First Things First
I made this blog to describe the crime of South Korea (hereafter Korea) and to compare it with that of the United States. Primary resources for Korea are official statistics, extracted from the the annual reports of two Korean law enforcement agencies: Korean National Police Agency and Supreme Prosecutors’ Office of the Republic of Korea. Other data series are also used, such as data provided by Korea National Statistical Office.
For effective descriptive statistics, I benchmarked the official website of the Bureau of Justice Statistics (BJS) under US Department of Justice, which is the primary resource for the US. However, I try to differentiate my website from the BJS’s for three conveniences: focused subjects, simplicity and easiness, and helping academics. First, I concentrate on crime and its characteristics rather than whole criminal justice system. Second, I use not only visual resources such as charts and tables, but also a trend-line in each chart for easy estimate. Finally, I provide citation information in each topic; you can copy and paste it in convenience.
For establishing comparable data, I regroup the Korean crime statistics to adjust them to the US Uniform Crime Reports (UCR) Part I index–Criminal Homicide, Forcible Rape, Robbery, Aggravated Assault, Burglary, Larceny/theft, Motor Vehicle Theft, and Arson. The crime statistics of Korea are based on definitions provided by Korean penal code. Korean legal system, which is called the Continental Law or Civil Law system, has different point of view toward each offense from the US system.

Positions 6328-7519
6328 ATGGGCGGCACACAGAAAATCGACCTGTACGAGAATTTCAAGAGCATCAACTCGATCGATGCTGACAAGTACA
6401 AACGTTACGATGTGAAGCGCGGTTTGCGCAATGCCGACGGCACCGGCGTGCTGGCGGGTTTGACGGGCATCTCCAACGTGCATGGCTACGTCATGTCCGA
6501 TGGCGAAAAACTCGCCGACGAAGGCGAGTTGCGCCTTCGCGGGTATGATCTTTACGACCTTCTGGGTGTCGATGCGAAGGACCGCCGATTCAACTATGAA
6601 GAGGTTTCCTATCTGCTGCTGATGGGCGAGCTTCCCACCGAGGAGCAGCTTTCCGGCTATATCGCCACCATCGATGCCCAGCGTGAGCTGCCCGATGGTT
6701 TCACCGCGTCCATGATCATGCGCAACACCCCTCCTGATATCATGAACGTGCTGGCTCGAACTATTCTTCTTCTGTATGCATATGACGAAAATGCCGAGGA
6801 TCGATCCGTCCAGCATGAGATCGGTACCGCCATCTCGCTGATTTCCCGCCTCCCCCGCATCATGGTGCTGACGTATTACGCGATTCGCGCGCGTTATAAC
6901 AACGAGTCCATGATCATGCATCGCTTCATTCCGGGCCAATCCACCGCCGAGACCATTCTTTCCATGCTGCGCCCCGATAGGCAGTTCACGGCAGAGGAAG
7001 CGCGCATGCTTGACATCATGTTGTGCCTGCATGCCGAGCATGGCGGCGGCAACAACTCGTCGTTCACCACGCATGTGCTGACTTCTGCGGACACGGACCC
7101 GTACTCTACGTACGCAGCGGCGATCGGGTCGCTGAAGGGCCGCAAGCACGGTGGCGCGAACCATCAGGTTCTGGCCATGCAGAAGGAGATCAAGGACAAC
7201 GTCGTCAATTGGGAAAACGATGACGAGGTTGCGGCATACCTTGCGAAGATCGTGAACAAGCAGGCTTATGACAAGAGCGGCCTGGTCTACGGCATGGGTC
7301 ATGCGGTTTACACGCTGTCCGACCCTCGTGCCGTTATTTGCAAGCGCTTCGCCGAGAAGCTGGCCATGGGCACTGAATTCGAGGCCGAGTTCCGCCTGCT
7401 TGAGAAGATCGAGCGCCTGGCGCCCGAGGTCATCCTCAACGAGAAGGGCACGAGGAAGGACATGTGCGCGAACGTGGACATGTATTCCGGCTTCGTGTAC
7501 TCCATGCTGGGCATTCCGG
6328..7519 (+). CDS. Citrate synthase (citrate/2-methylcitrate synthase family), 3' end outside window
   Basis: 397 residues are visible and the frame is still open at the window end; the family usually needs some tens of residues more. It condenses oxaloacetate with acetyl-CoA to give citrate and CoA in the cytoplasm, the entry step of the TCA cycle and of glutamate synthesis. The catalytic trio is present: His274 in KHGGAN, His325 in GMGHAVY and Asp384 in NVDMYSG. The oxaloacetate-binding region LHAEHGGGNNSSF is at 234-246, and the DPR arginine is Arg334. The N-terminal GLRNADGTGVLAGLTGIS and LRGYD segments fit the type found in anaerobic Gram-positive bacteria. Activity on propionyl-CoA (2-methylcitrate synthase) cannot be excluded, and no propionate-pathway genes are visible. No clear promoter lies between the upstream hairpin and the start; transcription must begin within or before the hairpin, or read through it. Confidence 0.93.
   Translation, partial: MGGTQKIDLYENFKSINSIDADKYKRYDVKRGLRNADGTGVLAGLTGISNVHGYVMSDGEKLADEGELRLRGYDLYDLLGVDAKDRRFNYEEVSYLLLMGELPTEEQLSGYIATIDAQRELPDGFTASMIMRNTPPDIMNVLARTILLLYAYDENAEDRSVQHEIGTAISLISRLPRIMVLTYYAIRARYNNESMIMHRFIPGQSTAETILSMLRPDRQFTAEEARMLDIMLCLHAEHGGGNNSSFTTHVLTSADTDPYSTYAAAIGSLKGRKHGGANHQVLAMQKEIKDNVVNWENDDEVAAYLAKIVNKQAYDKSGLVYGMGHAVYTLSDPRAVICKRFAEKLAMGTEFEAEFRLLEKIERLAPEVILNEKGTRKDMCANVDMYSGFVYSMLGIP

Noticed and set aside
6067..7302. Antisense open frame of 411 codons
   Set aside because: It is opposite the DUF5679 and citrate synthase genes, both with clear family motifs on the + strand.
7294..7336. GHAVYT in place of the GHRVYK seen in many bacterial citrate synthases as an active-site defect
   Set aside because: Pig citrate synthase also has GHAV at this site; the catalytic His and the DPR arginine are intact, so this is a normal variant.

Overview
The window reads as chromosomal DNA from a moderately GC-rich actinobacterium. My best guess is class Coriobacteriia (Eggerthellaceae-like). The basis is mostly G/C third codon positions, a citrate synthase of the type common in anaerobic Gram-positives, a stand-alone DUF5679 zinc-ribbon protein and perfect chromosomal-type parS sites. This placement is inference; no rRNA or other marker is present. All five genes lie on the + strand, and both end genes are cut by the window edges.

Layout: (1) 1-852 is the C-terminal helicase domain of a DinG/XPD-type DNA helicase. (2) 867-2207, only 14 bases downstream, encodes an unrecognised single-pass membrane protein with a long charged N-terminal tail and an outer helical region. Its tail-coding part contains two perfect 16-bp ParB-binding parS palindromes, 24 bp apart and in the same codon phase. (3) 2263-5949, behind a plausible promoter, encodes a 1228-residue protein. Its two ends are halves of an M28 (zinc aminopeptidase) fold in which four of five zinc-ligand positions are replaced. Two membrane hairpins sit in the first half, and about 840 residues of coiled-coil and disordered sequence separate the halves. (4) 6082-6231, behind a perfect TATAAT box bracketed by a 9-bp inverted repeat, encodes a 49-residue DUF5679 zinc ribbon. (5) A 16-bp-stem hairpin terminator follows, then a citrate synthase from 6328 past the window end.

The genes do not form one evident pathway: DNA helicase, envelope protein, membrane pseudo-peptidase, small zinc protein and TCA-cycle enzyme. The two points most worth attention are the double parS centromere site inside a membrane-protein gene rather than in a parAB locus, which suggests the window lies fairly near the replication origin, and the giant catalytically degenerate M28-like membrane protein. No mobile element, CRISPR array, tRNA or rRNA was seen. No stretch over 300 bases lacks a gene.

The different legal systems do not allow equivalent comparison. In the classification of offenses, for example, to satisfy the definition of forcible rape, the UCR requires sexual penetration. Korean penal code, on the other hand, has a provision, “forcible obscene acts upon women,” which does not require the sexual penetration. This is, however, added up to forcible rape in the crime data. In addition, each offense is codified into specific provisions; for instance, a robbery comprises 10 provisions– robbery, habitual robbery, robbery with rape, robbery with injury, robbery taking hostages, etc.
To solve these disagreements, therefore, I set the Korean data, based on more specific provisions, to the UCR Part I offenses, following relatively more broad guidance.
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